Asian stocks climbed, with the regional benchmark index touching the highest level since August 2011, after U.S. shares surged to a record as the service industry expanded at the fastest pace in a year and investors bet central banks will continue stimulus measures.
Toyota Motor Corp., a carmaker that gets 25 percent of its sales in North America, rose 2 percent in Tokyo. Sharp Corp. jumped 14 percent as the unprofitable Japanese television maker is said to be in talks to secure investment from Samsung Electronics Co. ZTE Corp. surged 8.9 percent in Hong Kong after China’s second-largest mobile-phone equipment maker said it’s collaborating with Intel Corp. on next-generation smartphones.
The MSCI Asia Pacific Index gained 1.1 percent to 135.91 as of 9:39 p.m. in Tokyo, with almost four shares rising for each that fell. The gauge last week capped a four-month advance, the longest such winning streak since September 2009, as central banks around the world maintained loose monetary policies to support economic growth.
“Equity risk premiums have come down quite a bit,” said Daphne Roth, Singapore-based head of Asia equity research at ABN Amro Private Bank, which oversees about $207 billion. “Growth has certainly bottomed and a lot of the tail risks we’ve seen last year have certainly receded. Equity markets have done quite well.”
The Dow Jones Industrial Average climbed to a record yesterday, erasing losses from the financial crisis, as the bull market in U.S. equities entered its fifth year this month. Futures on the Standard & Poor’s 500 Index added 0.3 percent today.
Australia’s S&P/ASX 200 Index gained 0.8 percent, closing at its highest since September 2008, after a report showed the nation’s gross domestic product expanded 0.6 percent last quarter from the previous three months.
Japan’s Nikkei 225 Stock Average climbed 2.1 percent, while the Topix Index closed above 1,000 in Tokyo for the first time since October 2008.
“Everybody is bullish and I’m a bit scared because I don’t see a dove, but I have to keep up with the rally,” said Kuninobu Takeuchi, Tokyo-based executive portfolio manager at DIAM Co., which manages about $107 billion. “U.S. services data was excellent and I think the Bank of Japan will deliver nontraditional easing at its April meeting.”
Hong Kong’s Hang Seng Index rose 1 percent, while China’s Shanghai Composite Index increased 0.9 percent. South Korea’s Kospi Index and Taiwan’s Taiex Index both added 0.2 percent. Singapore’s Straits Times Index advanced 1.3 percent.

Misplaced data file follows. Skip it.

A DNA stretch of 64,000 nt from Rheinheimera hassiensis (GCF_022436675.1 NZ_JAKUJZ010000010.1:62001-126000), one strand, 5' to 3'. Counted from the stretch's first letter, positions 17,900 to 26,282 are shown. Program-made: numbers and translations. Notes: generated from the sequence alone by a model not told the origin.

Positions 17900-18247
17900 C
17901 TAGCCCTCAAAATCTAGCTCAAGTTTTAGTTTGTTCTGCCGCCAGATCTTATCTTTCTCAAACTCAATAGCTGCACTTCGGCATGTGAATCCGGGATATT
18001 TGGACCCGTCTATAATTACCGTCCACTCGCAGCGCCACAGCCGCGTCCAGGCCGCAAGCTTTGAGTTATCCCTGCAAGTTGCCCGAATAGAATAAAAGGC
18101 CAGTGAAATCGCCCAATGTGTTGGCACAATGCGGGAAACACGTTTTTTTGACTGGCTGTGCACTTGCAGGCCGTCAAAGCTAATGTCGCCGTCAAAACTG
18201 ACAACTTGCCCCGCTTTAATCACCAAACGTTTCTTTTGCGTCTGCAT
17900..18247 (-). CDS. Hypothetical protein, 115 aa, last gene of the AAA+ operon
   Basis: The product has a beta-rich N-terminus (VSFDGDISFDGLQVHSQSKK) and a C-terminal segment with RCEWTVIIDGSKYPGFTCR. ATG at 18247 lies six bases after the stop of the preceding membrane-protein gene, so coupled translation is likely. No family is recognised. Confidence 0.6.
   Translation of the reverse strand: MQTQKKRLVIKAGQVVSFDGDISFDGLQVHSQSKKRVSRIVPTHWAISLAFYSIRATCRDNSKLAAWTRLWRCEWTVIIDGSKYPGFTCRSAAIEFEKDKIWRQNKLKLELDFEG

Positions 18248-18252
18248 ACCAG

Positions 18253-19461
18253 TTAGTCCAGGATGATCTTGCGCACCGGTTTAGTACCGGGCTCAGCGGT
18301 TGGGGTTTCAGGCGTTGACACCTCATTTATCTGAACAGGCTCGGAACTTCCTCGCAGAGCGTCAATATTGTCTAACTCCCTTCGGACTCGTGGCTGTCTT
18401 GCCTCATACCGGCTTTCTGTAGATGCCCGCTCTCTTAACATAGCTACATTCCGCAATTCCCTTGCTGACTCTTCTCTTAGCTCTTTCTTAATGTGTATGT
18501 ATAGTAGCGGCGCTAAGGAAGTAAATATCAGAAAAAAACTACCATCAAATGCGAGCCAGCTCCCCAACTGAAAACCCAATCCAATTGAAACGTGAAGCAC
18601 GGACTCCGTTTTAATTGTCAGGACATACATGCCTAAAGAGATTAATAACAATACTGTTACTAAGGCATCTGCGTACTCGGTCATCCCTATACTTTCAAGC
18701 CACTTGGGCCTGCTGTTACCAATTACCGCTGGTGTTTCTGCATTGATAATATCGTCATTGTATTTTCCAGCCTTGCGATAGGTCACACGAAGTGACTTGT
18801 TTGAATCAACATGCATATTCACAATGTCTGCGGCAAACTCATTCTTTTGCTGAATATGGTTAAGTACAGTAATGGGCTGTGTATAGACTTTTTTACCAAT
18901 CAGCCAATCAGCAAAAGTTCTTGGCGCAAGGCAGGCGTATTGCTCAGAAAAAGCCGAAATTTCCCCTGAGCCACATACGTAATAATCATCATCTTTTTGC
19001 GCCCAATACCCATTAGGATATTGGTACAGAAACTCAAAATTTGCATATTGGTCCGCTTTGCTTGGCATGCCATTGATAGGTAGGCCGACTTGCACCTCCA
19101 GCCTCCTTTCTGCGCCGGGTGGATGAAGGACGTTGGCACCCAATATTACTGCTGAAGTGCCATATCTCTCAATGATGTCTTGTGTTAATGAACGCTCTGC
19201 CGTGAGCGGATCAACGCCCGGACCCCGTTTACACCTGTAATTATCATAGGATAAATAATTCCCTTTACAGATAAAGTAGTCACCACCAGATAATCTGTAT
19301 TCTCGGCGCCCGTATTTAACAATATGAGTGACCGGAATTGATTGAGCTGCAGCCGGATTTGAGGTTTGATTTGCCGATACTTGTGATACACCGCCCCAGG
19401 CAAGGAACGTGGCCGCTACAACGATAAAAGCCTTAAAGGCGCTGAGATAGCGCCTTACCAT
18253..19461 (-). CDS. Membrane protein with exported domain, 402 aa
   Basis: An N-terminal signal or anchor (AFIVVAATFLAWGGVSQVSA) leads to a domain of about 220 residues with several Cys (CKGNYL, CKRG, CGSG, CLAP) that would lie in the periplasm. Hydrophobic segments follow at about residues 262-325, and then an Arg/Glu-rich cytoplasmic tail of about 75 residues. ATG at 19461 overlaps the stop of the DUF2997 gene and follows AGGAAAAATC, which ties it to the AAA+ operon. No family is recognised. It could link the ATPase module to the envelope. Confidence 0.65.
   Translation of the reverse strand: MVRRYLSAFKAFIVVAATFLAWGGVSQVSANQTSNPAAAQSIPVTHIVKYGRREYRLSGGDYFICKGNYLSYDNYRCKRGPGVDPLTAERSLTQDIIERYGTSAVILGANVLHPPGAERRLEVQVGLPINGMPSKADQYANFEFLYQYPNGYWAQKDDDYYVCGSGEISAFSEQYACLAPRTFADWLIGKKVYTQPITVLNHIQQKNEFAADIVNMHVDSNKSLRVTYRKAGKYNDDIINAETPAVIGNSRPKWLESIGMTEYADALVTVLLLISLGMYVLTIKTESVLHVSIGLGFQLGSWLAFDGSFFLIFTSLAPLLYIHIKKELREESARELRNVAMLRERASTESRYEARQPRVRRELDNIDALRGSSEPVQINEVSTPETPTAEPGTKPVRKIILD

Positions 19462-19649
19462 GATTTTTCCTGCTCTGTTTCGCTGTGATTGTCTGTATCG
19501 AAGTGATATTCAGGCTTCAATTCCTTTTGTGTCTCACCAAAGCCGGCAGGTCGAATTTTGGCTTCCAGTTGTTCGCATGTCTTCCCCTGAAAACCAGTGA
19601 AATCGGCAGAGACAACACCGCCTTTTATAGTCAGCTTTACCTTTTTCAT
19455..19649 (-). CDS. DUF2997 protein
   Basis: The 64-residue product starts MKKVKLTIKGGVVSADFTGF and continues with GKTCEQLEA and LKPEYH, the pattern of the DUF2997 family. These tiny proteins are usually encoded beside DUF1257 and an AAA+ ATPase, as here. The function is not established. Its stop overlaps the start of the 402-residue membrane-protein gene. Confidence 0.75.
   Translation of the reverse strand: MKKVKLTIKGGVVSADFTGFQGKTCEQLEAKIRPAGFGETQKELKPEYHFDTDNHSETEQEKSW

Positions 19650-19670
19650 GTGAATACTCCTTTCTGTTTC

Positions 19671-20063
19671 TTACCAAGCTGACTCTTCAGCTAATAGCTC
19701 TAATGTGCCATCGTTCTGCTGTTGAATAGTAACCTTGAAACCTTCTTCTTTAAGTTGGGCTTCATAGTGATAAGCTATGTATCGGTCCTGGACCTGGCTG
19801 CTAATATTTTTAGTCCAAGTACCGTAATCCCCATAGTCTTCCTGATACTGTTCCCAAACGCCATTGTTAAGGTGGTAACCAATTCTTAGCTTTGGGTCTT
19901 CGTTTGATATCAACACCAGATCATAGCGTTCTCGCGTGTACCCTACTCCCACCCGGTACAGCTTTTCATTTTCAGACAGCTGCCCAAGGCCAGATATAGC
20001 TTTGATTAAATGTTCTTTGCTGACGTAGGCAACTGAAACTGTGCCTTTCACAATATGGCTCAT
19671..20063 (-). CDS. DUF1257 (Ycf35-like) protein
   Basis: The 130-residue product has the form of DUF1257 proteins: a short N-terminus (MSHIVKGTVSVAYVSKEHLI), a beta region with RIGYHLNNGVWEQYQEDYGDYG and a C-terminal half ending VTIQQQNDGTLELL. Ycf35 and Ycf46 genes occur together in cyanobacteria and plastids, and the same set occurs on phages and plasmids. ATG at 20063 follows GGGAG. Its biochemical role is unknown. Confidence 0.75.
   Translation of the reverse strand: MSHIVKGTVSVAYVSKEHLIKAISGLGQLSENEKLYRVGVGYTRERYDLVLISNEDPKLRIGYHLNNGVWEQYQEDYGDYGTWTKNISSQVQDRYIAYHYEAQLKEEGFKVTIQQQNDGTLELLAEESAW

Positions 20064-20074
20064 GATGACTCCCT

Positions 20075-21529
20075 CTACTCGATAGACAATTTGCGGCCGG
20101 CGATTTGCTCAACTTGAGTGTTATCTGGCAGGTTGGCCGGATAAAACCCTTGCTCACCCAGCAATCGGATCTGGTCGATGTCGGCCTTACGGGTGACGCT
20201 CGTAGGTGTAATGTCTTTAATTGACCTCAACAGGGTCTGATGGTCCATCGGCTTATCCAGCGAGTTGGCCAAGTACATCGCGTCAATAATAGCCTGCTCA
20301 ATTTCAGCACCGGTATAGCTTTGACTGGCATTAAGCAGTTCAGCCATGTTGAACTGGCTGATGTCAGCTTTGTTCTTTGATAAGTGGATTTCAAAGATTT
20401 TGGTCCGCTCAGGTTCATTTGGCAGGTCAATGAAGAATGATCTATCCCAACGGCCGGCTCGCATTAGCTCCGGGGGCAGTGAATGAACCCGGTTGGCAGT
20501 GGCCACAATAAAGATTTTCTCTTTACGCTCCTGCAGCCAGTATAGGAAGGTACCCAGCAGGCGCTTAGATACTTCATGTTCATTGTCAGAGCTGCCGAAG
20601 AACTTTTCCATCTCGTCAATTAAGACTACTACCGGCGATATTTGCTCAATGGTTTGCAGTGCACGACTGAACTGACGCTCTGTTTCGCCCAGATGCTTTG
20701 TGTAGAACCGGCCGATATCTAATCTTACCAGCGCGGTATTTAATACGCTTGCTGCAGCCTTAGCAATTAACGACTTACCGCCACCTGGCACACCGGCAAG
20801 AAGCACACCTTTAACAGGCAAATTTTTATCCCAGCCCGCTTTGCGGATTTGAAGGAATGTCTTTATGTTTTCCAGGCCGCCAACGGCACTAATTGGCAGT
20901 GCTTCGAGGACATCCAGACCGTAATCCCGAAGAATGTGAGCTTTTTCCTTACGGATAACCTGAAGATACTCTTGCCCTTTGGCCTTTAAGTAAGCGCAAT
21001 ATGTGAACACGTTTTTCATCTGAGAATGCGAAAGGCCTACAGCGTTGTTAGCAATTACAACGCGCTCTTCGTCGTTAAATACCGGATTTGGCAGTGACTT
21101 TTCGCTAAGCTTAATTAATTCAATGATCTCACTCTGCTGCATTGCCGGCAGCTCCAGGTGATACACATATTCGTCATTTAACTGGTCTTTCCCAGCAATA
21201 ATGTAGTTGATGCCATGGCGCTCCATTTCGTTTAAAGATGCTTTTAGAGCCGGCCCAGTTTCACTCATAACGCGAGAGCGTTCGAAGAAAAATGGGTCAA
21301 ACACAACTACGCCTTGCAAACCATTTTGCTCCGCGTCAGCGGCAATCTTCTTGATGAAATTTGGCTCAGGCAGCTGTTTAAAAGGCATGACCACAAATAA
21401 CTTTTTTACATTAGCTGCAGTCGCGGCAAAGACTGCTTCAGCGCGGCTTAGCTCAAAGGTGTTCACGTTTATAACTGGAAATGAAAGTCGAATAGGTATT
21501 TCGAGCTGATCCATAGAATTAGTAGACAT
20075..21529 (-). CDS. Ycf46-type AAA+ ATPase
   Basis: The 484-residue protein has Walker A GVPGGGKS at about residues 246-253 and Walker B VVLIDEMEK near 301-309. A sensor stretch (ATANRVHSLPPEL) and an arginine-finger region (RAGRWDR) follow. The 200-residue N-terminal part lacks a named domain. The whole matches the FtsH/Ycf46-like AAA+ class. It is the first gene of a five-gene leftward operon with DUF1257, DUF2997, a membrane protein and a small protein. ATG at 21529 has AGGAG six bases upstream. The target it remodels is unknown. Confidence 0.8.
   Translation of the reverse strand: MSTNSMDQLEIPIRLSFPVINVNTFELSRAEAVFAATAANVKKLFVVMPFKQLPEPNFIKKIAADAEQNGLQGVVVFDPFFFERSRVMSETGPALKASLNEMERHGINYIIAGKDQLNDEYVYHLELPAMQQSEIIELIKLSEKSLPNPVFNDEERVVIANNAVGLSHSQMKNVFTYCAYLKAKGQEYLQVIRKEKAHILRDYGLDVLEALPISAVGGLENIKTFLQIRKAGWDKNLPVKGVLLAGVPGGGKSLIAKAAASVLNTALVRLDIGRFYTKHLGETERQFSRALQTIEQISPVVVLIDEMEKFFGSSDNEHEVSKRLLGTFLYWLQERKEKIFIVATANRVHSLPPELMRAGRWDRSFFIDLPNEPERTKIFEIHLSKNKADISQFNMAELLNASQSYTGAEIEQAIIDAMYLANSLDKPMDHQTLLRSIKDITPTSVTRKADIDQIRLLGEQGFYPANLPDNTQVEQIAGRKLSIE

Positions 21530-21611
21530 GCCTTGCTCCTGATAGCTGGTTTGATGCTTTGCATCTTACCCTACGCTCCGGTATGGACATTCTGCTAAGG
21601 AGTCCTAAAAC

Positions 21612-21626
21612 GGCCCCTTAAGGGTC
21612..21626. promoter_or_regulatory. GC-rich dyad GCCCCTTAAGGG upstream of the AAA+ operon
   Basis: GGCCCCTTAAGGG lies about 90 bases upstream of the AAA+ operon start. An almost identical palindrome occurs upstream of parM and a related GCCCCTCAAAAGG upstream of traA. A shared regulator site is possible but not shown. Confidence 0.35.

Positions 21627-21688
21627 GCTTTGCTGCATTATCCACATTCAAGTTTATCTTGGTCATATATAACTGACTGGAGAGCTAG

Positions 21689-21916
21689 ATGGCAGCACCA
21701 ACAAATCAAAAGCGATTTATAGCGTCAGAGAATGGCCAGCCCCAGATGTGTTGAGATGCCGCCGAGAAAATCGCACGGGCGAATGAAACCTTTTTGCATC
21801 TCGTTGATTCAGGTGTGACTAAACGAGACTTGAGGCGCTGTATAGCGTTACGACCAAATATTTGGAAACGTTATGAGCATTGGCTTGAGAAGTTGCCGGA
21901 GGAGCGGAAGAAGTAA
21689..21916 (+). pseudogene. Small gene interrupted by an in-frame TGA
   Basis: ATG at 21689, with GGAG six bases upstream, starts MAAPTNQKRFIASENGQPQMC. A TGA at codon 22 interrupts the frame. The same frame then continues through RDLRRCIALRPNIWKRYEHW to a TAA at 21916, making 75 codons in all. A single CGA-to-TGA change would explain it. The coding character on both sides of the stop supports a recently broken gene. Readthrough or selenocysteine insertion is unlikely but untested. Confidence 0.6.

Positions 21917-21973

Shares on the MSCI Asia-Pacific Index traded at 14.9 times estimated earnings compared with 13.9 for the Standard & Poor’s 500 Index and 12.6 for the Stoxx Europe 600, according to data compiled by Bloomberg.
Exporters rallied as accelerating growth in the U.S. services industries added to signs the world’s biggest economy is recovering. The Institute for Supply Management’s non-manufacturing index, which covers about 90 percent of the economy, increased to 56 last month from 55.2 in January, according to a report released yesterday. Readings above 50 signal expansion.
Toyota gained 2 percent to 4,830 yen in Tokyo. James Hardie Industries SE, a building materials supplier that gets two-thirds of its sales from the U.S., advanced 3.6 percent to A$10.31, a record, in Sydney. Li & Fung Ltd., a supplier of toys and clothes to retailers including Wal-Mart Stores Inc., rose 1.2 percent to HK$10.44 in Hong Kong.
Nufarm Ltd., Australia’s largest supplier of agricultural chemicals, rebounded 6.4 percent to A$5.16 in Sydney. The shares slumped 12 percent yesterday after the company said it will lose the rights to sell Monsanto Co.’s Roundup weed killer. Macquarie Group Ltd. raising its rating on Nufarm to neutral from underperform, saying the selling was excessive.
Sharp jumped 14 percent to 341 yen. The maker of Aquos televisions is in talks to get an investment of about 10 billion yen ($107 million) from Samsung Electronics, according to two people familiar with the matter. The deal was confirmed after Tokyo trading closed.
ZTE climbed 8.9 percent to HK$14.14 in Hong Kong. The company said yesterday that it and Intel will jointly develop a processor for ZTE’s next-generation smartphones.
Jiangxi Copper Co., China’s biggest producer of the metal, advanced 2.9 to HK$17.98. Chairman Li Baomin said demand for the metal used in wires and pipes will increase this year amid rising urbanization in the world’s second-largest economy.
Soho China Ltd., the biggest developer in Beijing’s central business district, gained 6.7 percent to HK$6.22 after reporting full-year underlying profit more than doubled to 3.34 billion yuan ($537 million) from 1.42 billion yuan a year earlier as it delivered more properties to buyers.
Of the 414 companies on the MSCI Asia Pacific Index that reported earnings this period and for which estimates were available, about 50 percent exceeded estimates, according to data compiled by Bloomberg.